U.S. Senate Minority Leader Charles Schumer was in Orange County Friday afternoon, claiming the Department of Defense is evading its responsibility to clean up PFOS contamination at Stewart Air National Guard base.
New York’s Senator Schumer was in New Windsor, accusing the U.S. Department of Defense and U.S. Air Force of using every trick in the book to avoid paying for the cleanup up PFOS contamination that came to light one year ago.
“You know what our parents taught us — You make a mess, you clean up the mess,” Schumer says. “DoD, USAF, you made the mess, now you clean it up and stop playing games that kick the can down the road.”
Schumer, a Democrat, says media reports portray the DoD as pursuing avenues for indemnification. Earlier this year, an Air Force Civil Engineer Center spokesman said they expected to begin soil and water sampling in the spring with a report ready by fall 2017 for locations on the base. Schumer says his office has received indications from the Air Force that it does not intend to produce a report or work plan until the fall because of an internal policy that requires DoD take its own contamination samples.
“Our state has done samples of how toxic the mess is. You know what DoD is saying? They’re not going to accept those samples. They’re going to do new samples,” Schumer says. “This is a way of slow walking. Slow walking is something bureaucrats do, but it is infuriating, infuriating because people’s health is at risk, their water supply is at risk, and this is not a place where bureaucracy as usual can be allowed.”
An Air Force spokesman was unable to be reached in time for this broadcast to respond to Schumer’s comments. Schumer delivered his remarks outside a temporary filtration site, on the Friday afternoon of a Memorial Day weekend.
“Now why am I here in Orange County? Because we’re fed up with DoD , plain and simple,” says Schumer. “DoD has been delaying and delaying and delaying when it comes to the contamination of the water of the City of Newburgh.”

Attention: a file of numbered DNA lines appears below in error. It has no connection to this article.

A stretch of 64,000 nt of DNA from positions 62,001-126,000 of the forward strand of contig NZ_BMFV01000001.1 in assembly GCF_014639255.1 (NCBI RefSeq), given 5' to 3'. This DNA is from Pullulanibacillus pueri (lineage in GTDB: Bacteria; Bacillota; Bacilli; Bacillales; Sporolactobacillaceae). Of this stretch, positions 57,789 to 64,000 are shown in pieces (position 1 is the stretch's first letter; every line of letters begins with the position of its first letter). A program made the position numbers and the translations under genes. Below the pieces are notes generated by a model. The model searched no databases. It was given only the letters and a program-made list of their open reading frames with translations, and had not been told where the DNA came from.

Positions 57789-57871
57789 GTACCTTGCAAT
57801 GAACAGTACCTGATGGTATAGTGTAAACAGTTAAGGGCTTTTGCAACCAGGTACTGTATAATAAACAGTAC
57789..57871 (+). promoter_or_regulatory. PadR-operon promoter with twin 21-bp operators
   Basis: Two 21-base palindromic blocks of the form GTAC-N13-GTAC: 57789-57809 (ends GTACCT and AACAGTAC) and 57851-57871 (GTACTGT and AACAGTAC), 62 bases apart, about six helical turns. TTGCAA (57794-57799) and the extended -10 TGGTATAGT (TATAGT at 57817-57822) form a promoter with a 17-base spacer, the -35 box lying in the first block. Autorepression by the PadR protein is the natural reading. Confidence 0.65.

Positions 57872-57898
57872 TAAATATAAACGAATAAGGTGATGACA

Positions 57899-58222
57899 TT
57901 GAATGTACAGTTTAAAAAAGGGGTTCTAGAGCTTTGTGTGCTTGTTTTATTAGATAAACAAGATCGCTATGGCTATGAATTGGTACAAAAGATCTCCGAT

The New York state Department of Environmental Conservation declared Stewart Air National Guard Base a Superfund site in August 2016, noting that the agency’s investigations identified the base as a significant source of the PFOS contamination found in Washington Lake, Newburgh’s main drinking water source. The contamination culprit is believed to be the historic use of firefighting foam. Schumer has penned a letter to the secretary of the Air Force urging that it begin developing a work plan using site samples from the DEC. Newburgh City Manager Michael Ciaravino says if the Department of Defense won’t defend the city and its water, perhaps it’s time to go higher.
“Maybe it’s time for the Commander in Chief to hear us and to issue the order to do the right thing for the City of Newburgh,” Ciaravino says.
Schumer says he will appeal to the Secretary of Defense if need be.
“DoD asks me for all kinds of things. I’m happy to help our soldiers. I’m happy to help our strong defense, but I will go right to the top and ask them to get to the bottom of this if the Air Force doesn’t solve it, if DoD at the lower levels doesn’t solve it on their own,” says Schumer. “That’ll shake ‘em up.”
The city now draws water from the Catskill Aqueduct and the state also will fund the installation of a permanent carbon filtration system, expected to be up and running in the fall.